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By | January 19, 2016

Nepal was struck by a high-magnitude earthquake, causing large-scale destruction and rendering many homeless. Another earthquake struck it on May 12 leading to an adverse impact on the people and their livelihood, which is mostly agriculture. Aid poured in but political instability at the time made it hard for organizations as well as foreign government representatives to co-ordinate and distribute it efficiently and effectively. I felt helpless about what was happening in my homeland.

 Nepal’s new constitution passed on September 20, 2015, added fuel to the fire as it created political upheaval among the minorities as they perceived it as lack of protection and recognition for them. It also soured relations with India. The latter retaliated with an unofficial blockade, which halted basic goods and fuel to be imported into Nepal. The reconstruction committee for the earthquake was suspended with the advent of the new constitution. With all the political happenings, it seemed the country’s government had forgotten about the earthquake victims.
 I decided I must do something. I am enrolled in the dual degree BBA-BIR (Business and International Relations) at IE University in Madrid. With the support of IE University and my classmates, I started raising funds for Nepal. Within a fortnight, we raised around 6,728 euros. Also, we collaborated with different local organisations in Nepal to allocate the funds efficiently. I visited my country in summer to get a first-hand experience of the aftermath of the earthquake and to oversee fundraising.
 But we realised we needed to do more than simply raise funds. So, we came up with a sustainable and cheap model of farming based on aquaponics, which requires less effort, less water, no soil. We believe that trade is a better form of aid, as well as a long-term solution for recovery. On the farm, food is grown with nutrients from fish waste and soil is not needed. This is an important factor since one cannot grow crops in many areas in Nepal because the soil is not fertile. The system functions in a way that the water is recycled within the farm so it uses 90% less water than traditional farms. It takes 20 minutes to be set up. After two months of maintenance and sowing the seeds, it can provide enough food to sustain a family of four. Right now, through the prototype, we are measuring its exact yield. While it is designed to provide quick sustenance for earthquake victims, it can be modified for use in households or business.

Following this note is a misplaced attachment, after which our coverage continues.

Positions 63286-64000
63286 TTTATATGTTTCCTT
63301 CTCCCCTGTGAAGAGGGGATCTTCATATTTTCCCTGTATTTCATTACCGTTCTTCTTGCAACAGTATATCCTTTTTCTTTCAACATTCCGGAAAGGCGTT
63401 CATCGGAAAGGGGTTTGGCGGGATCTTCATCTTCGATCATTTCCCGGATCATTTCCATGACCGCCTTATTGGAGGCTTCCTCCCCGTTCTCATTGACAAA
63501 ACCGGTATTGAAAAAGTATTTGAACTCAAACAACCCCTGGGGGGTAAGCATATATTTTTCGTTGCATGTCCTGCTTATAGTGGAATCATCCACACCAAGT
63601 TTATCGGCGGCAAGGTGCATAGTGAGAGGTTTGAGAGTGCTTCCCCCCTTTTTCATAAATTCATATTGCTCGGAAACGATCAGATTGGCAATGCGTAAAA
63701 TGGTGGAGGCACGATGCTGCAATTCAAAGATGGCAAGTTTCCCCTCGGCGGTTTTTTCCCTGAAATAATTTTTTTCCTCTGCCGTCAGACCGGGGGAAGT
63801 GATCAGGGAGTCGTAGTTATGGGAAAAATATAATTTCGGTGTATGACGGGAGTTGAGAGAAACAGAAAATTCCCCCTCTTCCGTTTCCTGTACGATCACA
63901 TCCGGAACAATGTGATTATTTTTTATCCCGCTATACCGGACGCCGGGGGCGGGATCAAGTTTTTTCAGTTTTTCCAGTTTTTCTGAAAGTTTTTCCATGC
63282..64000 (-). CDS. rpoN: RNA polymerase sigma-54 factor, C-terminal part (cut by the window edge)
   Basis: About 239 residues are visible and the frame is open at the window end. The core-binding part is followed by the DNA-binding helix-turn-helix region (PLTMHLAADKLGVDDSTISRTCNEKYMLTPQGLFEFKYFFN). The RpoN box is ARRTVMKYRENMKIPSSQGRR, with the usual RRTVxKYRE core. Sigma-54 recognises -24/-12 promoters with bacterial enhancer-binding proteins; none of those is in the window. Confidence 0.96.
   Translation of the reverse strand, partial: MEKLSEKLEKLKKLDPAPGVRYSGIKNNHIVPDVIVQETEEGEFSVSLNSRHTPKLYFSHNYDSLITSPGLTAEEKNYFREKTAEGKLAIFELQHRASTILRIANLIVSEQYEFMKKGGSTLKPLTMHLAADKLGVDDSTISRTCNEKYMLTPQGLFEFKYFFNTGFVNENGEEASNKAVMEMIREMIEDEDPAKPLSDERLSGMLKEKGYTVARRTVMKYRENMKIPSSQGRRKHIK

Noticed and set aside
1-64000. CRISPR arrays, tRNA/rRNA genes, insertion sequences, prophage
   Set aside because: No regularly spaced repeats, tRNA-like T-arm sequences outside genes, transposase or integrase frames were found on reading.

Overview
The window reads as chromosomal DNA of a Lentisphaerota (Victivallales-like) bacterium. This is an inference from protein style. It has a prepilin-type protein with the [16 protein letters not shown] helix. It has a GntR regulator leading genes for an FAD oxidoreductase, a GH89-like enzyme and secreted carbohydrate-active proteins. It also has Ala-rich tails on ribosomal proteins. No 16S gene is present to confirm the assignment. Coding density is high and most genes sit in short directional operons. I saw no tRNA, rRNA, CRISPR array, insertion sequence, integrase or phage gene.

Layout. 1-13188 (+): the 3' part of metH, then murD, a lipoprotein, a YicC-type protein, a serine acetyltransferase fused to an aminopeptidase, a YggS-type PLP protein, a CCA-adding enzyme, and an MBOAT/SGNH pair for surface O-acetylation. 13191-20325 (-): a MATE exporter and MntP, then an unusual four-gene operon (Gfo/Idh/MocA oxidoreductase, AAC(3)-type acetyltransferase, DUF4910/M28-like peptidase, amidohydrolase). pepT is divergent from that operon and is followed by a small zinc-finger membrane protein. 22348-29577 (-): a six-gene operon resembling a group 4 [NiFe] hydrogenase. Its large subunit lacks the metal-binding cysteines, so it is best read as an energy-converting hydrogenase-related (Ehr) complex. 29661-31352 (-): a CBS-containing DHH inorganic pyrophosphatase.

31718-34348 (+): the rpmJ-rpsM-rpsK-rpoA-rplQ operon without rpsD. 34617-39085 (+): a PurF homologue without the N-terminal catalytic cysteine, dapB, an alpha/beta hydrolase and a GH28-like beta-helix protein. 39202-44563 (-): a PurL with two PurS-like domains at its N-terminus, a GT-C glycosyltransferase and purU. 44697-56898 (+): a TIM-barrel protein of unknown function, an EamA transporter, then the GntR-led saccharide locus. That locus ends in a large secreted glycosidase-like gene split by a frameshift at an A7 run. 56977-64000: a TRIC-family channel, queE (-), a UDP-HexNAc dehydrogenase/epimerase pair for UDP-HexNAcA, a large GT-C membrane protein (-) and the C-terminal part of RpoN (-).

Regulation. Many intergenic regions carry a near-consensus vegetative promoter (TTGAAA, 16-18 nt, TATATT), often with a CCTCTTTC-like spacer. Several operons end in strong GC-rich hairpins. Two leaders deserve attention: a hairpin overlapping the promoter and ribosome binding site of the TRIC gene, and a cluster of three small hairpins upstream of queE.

My team comprises five students from around the world— six nationalities who have lived in more than eight countries between us. We want to come up with a solution that will contribute towards providing food security to the less advantaged.

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